WHO USES INDIA POINT PARK?
Most people use the Park individually and at their own whim. But it also hosts a
number of organized and specialized activities that highlight some of the ways people
enjoy the Park.
The Sloop Providence, a replica of an 18th century ship built
by John Brown, docks at the Park from April through October when 2,000 people go on board
for a sail back in history. More than half are students, mostly from Providence public
schools. Many have never been on a sailboat before.
The Community Boating
Center teaches sailing to 500 people inner city youths and adults from
Memorial Day to Columbus Day, using small sailboats that dart back and forth along the
Brown University Crew
Teams use their boathouse at the Park to launch 100 students, men and women, who
practice and race on the river in spring and fall.
have been held at the Park periodically over the last 15 years. The current Maritime
Heritage Festival features trips on the Providence and other visiting tall ships,
and draws 10,000 people on a weekend in September.
The Mexican Soccer League fields 16 teams that use the Parks soccer field
from April through October. For the last ten years, more than 1,000 fans have watched the
games on weekends.
The Cape Verdean
Independence Festival, held every July at the Park since 1975, attracts 5-10,000
people who enjoy traditional food, music, and crafts.
WBRUs three rock concerts, featuring
national bands and free admission, bring 7,000 people to the Park every summer.
The Fox Point Boys and
Girls Club has used the Park since it was created in 1974. Sixty youths play in spring
and fall football leagues at the Park, and supervised Club members use it regularly to
exercise, play ball, and sled. Lacking onsite outdoor facilities, the Club uses the Park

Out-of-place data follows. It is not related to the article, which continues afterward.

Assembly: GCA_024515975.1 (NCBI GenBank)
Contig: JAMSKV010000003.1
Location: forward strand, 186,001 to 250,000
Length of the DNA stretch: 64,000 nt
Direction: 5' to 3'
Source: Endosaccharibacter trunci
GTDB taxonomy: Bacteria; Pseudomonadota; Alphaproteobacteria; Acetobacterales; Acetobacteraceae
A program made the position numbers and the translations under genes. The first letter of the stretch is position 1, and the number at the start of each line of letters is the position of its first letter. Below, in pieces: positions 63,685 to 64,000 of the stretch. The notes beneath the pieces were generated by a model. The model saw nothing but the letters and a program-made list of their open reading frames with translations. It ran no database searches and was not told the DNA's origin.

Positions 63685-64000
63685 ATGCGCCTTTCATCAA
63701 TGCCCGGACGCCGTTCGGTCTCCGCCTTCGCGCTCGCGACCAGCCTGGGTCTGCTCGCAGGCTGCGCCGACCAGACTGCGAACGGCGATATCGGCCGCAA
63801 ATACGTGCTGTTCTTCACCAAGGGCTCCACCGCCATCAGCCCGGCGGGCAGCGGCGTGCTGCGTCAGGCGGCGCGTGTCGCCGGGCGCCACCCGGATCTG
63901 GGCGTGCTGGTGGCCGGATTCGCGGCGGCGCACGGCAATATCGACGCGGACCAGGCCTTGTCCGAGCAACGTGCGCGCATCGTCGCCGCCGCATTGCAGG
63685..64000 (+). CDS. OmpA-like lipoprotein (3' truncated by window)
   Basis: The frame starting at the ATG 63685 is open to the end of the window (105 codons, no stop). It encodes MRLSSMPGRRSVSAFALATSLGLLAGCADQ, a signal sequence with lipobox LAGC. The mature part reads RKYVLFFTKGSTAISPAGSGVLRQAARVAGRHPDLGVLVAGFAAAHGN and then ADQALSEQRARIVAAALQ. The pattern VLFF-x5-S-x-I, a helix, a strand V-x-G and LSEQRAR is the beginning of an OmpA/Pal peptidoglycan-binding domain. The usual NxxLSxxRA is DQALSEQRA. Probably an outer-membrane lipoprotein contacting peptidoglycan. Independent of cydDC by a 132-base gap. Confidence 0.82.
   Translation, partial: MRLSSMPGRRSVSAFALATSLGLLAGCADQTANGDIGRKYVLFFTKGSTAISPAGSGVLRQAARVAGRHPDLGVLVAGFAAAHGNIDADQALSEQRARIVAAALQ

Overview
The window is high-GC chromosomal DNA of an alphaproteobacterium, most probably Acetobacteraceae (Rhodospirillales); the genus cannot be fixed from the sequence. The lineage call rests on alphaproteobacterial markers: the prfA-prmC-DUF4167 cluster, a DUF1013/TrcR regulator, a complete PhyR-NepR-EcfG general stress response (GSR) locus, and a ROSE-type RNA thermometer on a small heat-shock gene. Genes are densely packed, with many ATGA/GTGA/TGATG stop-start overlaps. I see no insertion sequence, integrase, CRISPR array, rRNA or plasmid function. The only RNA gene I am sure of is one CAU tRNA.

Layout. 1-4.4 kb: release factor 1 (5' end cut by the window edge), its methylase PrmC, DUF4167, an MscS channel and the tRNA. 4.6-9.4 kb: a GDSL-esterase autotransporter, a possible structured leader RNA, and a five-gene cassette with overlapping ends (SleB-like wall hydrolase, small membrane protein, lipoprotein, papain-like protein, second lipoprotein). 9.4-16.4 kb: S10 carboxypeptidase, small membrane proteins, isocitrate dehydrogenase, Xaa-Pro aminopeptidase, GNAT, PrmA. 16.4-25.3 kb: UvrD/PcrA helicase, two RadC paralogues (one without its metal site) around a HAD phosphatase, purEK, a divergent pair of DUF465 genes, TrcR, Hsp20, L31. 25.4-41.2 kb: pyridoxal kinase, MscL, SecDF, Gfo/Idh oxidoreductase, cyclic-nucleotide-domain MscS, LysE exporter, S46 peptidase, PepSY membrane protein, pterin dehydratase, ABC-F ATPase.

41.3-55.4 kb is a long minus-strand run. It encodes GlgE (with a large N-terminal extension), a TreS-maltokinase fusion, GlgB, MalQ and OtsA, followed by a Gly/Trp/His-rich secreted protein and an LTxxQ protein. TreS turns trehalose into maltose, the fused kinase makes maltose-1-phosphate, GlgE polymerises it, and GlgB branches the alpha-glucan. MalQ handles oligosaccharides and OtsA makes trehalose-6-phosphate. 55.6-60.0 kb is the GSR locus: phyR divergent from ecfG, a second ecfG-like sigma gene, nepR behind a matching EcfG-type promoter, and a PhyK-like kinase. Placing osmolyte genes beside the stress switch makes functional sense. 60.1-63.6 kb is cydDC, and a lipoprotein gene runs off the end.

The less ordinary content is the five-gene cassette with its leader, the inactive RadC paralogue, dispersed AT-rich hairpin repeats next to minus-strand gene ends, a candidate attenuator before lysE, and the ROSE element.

as its backyard.
Elementary School has held its field day for all 350 students in the Park every spring
for the past decade. It also uses the Park for picnics and educational trips on boats that
Bicyclists enjoy the
Park in growing numbers. The East Bay Bike Path, used by 1,000 people a day, terminates at
the Park. Bicycling commuters (now about 100) will undoubtedly use the Park more when the
improved Washington Bridge bike path is completed in the next few years. The Park will
become the nexus for the states three major bike paths, upon completion of the
Blackstone Bike Path, currently under construction, and the Washington Secondary Bike Path
from the Connecticut state line.
Tai Chi enthusiasts,
individually and in classes, have been practicing their ancient form of exercise in the
Park for more than 25 years.
Brown and RISD students
have used the Park for many years as an outdoor classroom. They write papers on urban
issues, design landscapes, and carry out art projects like drawing, painting and public
Friends of India Point
Park sponsors cleanup and tree mulching workdays, which attract more people every
year, indicating a growing sense of stewardship toward the Park among area residents and